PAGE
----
NET RMA Cracking Down on Scofflaws Through "Habitual Violators Program"

KLTV News reports that the North East Texas Regional Mobility Authority “is cracking down on people who don’t pay their fee to use a toll road.” The report adds, “According to NET RMA, the top 25 Toll 49 violators owe anywhere from $1,975.86 to $5,955.19 comprised of up to 2942 transactions that remain unpaid. It’s something NET RMA Executive Director Chris Miller said they want to address through a new program called the habitual violators program.” (Click here and scroll to section 3.7 for information about the program.)

NET RMA Scofflaws Texas


People on the Move

The South African National Roads Agency (SANRAL) announced the appointment of a new CEO, Skhumbuzo Macozoma. HNTB has a new toll services chairman, Kevin Hoeflich. And the MDTA Police appointed a new public information officer, Lt. Kevin Ayd , a 14-year department veteran and Johns Hopkins alum.



US DOE Puts Hold on Plans to Move Nuclear Waste across Peace Bridge

The Buffalo News reports, “Plans by the U.S. Department of Energy that could involve trucking high-level liquid nuclear waste from Canada over the Peace Bridge are on hold until at least February. Court papers filed late last month show energy officials agreed to withhold shipments until after Feb. 17, 2017, “in order to ensure compliance with all legal and contractual obligations.”



Maine Turnpike Is Rolling Out State Farm Safety Patrol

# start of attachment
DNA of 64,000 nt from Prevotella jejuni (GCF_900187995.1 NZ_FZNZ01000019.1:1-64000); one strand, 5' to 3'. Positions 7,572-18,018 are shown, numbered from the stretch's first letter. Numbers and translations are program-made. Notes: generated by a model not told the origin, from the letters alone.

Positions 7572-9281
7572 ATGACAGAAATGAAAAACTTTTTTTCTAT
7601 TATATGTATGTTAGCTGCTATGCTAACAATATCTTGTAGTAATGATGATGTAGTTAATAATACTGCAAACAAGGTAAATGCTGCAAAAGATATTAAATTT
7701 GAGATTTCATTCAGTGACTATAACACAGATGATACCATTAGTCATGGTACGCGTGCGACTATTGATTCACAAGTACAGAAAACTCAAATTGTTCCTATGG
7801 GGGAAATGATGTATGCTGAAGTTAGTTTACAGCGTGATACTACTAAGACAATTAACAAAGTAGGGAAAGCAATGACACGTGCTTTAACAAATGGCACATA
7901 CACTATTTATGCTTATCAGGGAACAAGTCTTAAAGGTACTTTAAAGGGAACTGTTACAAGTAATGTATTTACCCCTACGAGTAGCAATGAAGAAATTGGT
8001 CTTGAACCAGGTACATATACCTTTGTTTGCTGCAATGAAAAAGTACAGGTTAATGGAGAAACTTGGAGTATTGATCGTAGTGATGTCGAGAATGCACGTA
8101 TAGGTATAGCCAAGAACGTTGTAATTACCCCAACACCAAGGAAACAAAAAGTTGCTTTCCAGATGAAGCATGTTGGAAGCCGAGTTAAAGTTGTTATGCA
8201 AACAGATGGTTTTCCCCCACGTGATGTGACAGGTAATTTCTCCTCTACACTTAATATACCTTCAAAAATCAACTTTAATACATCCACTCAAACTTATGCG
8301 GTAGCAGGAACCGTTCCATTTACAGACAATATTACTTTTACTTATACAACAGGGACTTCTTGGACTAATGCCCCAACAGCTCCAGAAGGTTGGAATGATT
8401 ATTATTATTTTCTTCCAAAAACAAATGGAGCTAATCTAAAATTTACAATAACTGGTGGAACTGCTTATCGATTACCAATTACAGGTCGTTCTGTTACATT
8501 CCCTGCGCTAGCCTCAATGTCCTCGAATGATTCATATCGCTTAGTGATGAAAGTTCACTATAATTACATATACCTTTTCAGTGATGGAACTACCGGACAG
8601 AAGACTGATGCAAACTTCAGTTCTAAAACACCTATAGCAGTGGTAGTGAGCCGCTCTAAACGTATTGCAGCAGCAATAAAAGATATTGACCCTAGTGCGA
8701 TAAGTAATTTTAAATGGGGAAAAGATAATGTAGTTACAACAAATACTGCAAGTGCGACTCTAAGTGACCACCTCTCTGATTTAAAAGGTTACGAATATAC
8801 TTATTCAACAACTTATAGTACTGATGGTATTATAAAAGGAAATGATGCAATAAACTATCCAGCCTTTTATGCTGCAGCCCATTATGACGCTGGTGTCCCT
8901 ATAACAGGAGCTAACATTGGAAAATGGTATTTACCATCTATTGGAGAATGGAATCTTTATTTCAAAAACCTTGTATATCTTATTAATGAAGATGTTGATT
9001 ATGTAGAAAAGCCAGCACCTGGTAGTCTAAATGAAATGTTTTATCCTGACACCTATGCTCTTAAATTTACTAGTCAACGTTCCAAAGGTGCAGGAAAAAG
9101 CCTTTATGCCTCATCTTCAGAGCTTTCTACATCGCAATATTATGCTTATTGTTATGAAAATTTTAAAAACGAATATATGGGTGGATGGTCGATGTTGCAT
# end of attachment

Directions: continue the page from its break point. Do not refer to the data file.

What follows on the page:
The Portland Press Herald reports, “The Maine Turnpike Authority is stepping up its efforts to help stranded motorists with the help of automotive insurance provider State Farm. In the coming weeks, new signs will be posted along the turnpike advertising “Dial #999,” the number motorists can call from their mobile phones if they need help with issues such as fixing a flat tire or towing a disabled vehicle.”

Maine Turnpike Authority


Seattle's Bertha Tunnels Past the Halfway Mark

KIRO News reports, “Seattle’s massive tunnel-boring machine, Bertha, is just past the halfway mark as it digs in its journey under the city. When the machine tunneled past Pike Place Market on Friday, it pushed beyond the halfway mark of the 9,270-foot-tunnel that will lead to the removal of the Alaskan Way Viaduct.” [Link added.]

Washington State Department of Transportation (WSDOT)


Bridgegate: Testimony Raises a Red Flag on PANYNJ Grant. Columnist Looks at Christie's Once "Meticulously Managed Image."